ESSA is the most recent version of the Elementary and Secondary Education Act, and will be replacing the No Child Left Behind Act. NCLB has been in place since 2002. NCLB brought us:
- Required state standards in the areas of mathematics, reading and science
- Required state to create English Language Development (ELD) standards for English learners
- Mandated state testing annually for all public school students in the areas of reading and mathematics in grades 3-8 and once in high school. Minnesota responded by creating the Minnesota Comprehensive Assessment Reading and Mathematics tests.
- Required state testing annually for all public schools in the area of science once in each of the following groups of grades: 3-5, 6-9 and 10-12. MN responded by creating the MCA Science tests at grades 5, 8 and high school.
- Requirements that schools must improve the percent of students testing as proficient over time, culminating in 100% of students proficient by 2014;
- The groups of students that must show adequate yearly progress (AYP) included all students as a group, 5 ethnic groups, Sepecial education students, Linited English Profeciency students, and free and reduced price lunch students
- A requirement that 95%+ of the eligible students participate in the annual testing
- Sanctions for schools that failed to meet their proficiency targets
- Highly qualified teacher requirements
As the NCLB requirements phase out and the ESSA requirements are phased in, some of the NCLB requirements are carried forward. In some areas, the requirements have been modified, and in other areas, states are given some flexibility in determining how to implement the ESSA requirements.
- States must still have standards in the areas of mathematics, reading and science
- The academic standards must now be aligned with entrance requirements for credit-bearing coursework in higher education
- The academic standards must now be aligned with relevant state career and technical education standards
- The US Secretary of Education is prohibited from requiring specific academic standards, such as the Common Core State Standards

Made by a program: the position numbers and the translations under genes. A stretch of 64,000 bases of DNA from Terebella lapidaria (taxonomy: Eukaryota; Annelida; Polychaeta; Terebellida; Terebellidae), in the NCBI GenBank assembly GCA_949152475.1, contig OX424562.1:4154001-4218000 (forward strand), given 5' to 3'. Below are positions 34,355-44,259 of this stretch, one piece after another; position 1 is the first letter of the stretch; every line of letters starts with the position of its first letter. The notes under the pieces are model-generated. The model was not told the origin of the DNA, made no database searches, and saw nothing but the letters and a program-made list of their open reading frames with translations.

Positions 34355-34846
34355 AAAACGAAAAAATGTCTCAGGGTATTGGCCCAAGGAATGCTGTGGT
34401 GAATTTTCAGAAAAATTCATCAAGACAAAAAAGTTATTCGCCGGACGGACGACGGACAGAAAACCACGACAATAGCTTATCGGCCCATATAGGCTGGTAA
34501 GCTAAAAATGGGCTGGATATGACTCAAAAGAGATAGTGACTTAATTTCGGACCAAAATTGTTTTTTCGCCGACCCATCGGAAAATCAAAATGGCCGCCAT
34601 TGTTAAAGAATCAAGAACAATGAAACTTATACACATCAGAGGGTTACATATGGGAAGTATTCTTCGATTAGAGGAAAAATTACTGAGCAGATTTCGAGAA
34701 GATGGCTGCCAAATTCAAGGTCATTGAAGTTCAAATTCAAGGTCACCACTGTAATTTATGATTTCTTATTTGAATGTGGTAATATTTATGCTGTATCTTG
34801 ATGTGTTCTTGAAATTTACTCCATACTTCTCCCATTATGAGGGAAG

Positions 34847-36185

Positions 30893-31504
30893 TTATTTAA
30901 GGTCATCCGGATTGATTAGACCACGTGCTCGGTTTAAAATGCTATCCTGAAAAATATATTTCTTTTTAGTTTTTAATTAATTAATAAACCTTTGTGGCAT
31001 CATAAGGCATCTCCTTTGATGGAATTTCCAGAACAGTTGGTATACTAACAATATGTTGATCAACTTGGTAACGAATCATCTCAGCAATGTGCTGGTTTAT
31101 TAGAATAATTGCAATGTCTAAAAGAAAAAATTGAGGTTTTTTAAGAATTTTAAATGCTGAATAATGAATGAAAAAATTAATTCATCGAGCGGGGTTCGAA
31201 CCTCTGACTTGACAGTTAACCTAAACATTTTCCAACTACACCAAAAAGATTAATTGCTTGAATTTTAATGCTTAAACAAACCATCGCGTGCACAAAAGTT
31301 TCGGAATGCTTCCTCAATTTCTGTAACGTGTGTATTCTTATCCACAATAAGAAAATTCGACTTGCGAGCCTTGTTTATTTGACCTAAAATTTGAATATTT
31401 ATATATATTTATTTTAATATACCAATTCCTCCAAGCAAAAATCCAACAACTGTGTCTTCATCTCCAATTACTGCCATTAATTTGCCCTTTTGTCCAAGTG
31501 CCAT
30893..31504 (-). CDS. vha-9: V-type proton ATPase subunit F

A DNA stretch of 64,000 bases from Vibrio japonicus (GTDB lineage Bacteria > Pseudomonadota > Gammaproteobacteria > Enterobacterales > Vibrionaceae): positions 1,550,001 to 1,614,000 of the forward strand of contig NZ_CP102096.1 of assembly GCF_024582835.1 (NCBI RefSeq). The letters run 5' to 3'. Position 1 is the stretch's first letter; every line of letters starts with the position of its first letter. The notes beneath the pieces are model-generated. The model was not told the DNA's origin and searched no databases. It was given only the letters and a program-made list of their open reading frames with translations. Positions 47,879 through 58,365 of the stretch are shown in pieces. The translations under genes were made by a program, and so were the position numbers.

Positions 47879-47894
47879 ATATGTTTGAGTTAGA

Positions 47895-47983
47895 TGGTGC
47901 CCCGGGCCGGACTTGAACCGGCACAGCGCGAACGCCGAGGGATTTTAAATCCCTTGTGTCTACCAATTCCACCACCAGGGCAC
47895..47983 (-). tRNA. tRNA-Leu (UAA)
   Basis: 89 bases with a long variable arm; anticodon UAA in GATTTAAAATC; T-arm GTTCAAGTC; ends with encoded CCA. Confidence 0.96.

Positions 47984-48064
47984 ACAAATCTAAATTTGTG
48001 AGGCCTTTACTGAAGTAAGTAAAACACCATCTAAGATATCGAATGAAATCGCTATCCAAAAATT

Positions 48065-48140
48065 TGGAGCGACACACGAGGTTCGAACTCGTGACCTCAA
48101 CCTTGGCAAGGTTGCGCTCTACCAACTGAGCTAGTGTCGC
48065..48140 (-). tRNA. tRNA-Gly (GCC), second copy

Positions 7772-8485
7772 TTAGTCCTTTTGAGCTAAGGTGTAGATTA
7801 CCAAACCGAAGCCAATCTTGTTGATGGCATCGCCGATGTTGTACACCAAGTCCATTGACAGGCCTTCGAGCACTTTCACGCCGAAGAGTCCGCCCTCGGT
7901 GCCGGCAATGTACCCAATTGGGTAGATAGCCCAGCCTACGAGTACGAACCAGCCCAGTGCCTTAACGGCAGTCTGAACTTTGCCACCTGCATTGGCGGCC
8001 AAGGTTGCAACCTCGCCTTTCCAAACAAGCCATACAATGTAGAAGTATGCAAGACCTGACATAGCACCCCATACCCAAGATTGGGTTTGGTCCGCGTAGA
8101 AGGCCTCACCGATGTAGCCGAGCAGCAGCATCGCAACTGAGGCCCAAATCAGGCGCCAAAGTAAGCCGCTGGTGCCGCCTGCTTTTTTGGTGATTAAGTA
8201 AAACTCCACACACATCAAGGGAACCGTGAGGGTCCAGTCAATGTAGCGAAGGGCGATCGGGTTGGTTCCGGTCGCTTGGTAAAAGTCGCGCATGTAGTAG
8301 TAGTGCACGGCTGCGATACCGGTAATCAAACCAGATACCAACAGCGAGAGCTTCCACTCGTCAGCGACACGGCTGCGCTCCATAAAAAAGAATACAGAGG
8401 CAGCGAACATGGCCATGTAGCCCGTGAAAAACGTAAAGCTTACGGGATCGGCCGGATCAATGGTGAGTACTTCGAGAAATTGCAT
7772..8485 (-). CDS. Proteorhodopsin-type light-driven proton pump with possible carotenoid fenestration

- States must still have English Language Development (ELD) standards for English learners
- The annual testing requirements for mathematics, reading and science remain the same as under NCLB
- The 95% participation requirement in testing remains in place
- However, the AYP measurement system and related sanctions are now eliminated
- ESSA now requires that states/school districts inform parents of their right to “opt out” (opt their children out of state testing)
- If certain technical requirements are met, ESSA allows school districts the option of using locally adopted assessments instead of the state assessments; At the high school level, a nationally recognized college entrance exam could be used instead of the state test.
- 7 states will be awarded grants to develop Innovative State Assessments
As the MN Department of Education prepares for the implementation of ESSA, they have shared the following timeline:
General MN ESSA Planning Timeline for 2016
|Jan 27||Meeting with legislators|
|Feb 9||First large stakeholder informational meeting|
|April-May||Topic area meetings with stakeholder groups to dive deeper into the requirements of ESSA|
|May-June||USDE is expected to release draft regulations|
|June-July||Topic area workgroups may begin to meet|
|Aug-Oct||Regional meetings to lay out ESSA requirements and framework|
|Oct||USDE is expected to release final new regulations|
|Nov-Dec||Re-convene stakeholders for final workgroup discussion on ESSA|
|Early 2017||Be prepared to submit ESSA state plan. Timelines for submission are unknown at this time.|
As the MN Department of Education does the planning for implementation of ESSA in the 2017/2018 school year, it is holding stakeholder meetings to involve stakeholders from all levels. SciMathMN has distributed the schedule of stakeholder meetings to Board members and we are encouraged to participate.